The Ohio Electronic Records Committee (OhioERC) has published a new tip sheet: Tips for Text Messaging Retention! These tips highlight the potential records management concerns public offices and officials should consider when using text messaging for government business. The tip sheet includes questions that can help determine if the text is a public record, the risks and liabilities involved with texting, best practices for government offices to implement, and the pros and cons of allowing employees to text on their personal devices versus providing them with government-issued devices. If your government office uses text messaging then you should check this out!
The Ohio Electronic Records Committee (OhioERC) is proud to announce the release of its first interactive, online training module! The module, Social Media: The Records Management Challenge, delves into topics such as:
- Government use of social media – through both public and personal accounts
- Capture, management and disposition factors of records created on social media
- Citizen interaction with government through social media
This free training is geared toward governments that have social media accounts as well as elected officials and public employees who may find themselves balancing a personal social media presence with their public roles.
The training registration can be found at http://go.osu.edu/ohioerc-socialmedia. After registering, you will be taken to BuckeyeLearn to access the training. The training will take approximately 30 to 45 minutes. Upon completion of the training, you will be able to print a certificate of completion from BuckeyeLearn.
Grant funding from the Ohio Historical Records Advisory Board (OHRAB), through the National Historical Publication and Records Commission (NHPRC), has provided for up to 2000 unique registrations. Since the number is limited, act fast to take this online training!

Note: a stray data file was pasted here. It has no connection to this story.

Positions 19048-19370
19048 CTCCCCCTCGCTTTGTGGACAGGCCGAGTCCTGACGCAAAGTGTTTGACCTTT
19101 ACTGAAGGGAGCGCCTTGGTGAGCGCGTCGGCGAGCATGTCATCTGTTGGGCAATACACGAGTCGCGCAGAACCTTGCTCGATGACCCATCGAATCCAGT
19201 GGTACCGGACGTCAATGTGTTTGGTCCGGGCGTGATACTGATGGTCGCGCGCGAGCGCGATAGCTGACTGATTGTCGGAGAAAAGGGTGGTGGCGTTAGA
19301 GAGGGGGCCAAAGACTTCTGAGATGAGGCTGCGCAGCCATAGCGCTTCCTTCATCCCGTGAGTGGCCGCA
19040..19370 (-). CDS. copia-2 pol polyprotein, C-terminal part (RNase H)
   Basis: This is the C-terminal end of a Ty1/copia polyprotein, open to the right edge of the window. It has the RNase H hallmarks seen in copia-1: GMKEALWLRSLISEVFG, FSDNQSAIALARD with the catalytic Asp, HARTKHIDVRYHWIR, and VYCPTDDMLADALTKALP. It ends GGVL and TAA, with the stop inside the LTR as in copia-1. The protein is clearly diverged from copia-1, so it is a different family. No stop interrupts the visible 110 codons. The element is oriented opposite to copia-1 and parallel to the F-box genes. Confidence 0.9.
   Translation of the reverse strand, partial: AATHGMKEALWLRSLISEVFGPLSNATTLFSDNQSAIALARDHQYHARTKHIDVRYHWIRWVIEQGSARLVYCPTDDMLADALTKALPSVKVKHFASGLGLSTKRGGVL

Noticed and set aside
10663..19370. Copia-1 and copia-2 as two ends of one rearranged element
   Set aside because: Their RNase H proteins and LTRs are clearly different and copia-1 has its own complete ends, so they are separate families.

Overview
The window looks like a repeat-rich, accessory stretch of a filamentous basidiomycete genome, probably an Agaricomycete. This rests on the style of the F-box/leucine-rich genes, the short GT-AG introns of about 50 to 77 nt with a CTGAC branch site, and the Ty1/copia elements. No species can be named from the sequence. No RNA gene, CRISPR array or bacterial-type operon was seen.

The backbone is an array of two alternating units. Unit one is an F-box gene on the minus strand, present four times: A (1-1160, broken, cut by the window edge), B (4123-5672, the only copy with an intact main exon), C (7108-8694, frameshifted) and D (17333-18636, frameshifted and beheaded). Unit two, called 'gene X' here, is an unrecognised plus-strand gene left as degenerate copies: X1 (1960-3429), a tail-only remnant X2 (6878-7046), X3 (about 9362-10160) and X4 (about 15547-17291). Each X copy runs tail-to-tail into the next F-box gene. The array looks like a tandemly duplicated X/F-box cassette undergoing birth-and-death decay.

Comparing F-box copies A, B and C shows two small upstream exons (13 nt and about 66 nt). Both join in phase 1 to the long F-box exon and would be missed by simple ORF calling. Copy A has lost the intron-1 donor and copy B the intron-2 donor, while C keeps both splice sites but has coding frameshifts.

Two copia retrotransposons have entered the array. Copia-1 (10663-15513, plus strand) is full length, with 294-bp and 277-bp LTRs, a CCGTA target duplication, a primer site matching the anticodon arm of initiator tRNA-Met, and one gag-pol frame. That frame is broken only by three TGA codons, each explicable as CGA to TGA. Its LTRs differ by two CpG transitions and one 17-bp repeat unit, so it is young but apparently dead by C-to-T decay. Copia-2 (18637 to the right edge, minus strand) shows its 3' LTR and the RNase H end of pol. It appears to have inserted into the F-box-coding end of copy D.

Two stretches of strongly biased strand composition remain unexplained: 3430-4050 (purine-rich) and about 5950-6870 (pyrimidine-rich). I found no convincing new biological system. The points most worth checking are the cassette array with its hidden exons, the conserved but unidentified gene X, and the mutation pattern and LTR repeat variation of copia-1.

Please share this exciting opportunity with others that you feel would benefit from the training.
As a technology, blockchain, or distributed ledgers, have been around for over a decade, but it is only recently that blockchain uses beyond cryptocurrencies have been contemplated. Now, however, Ohio state and local governments are taking an interest in blockchain and how the technology might be leveraged within the public sector. Legislators are proposing changes to the law to allow for the use of blockchain, and technology companies are rapidly getting into the game. In this fast-paced move toward the adoption of blockchain technology, records managers and archivists cannot afford to not be a part of the crucial conversations because they don’t understand the technology.
The OhioERC Blockchain subcommittee is working toward a number of guidelines to demystify blockchain technology. We are happy to release our first document, Blockchain Basics! It is intended to be a high-level description of the most common blockchain concepts and terminology. The guideline does not attempt to argue for or against the use of blockchain, as there are many variables that come into play.
Stay tuned over the next year as the subcommittee releases additional guides that:
- Provide basic level of understanding of blockchain to records managers
- Outline the advantages, disadvantages, and how those change with public versus private blockchains
- Outline the role records managers and archivists should play in blockchain projects
- Who should be at the table during blockchain projects and what should their role(s) entail
- Use cases for types of records that could benefit from blockchain and types that might be better suited in a different format
- Identify potential legal implications
Pari Swift, OhioERC Blockchain Subcommittee Chair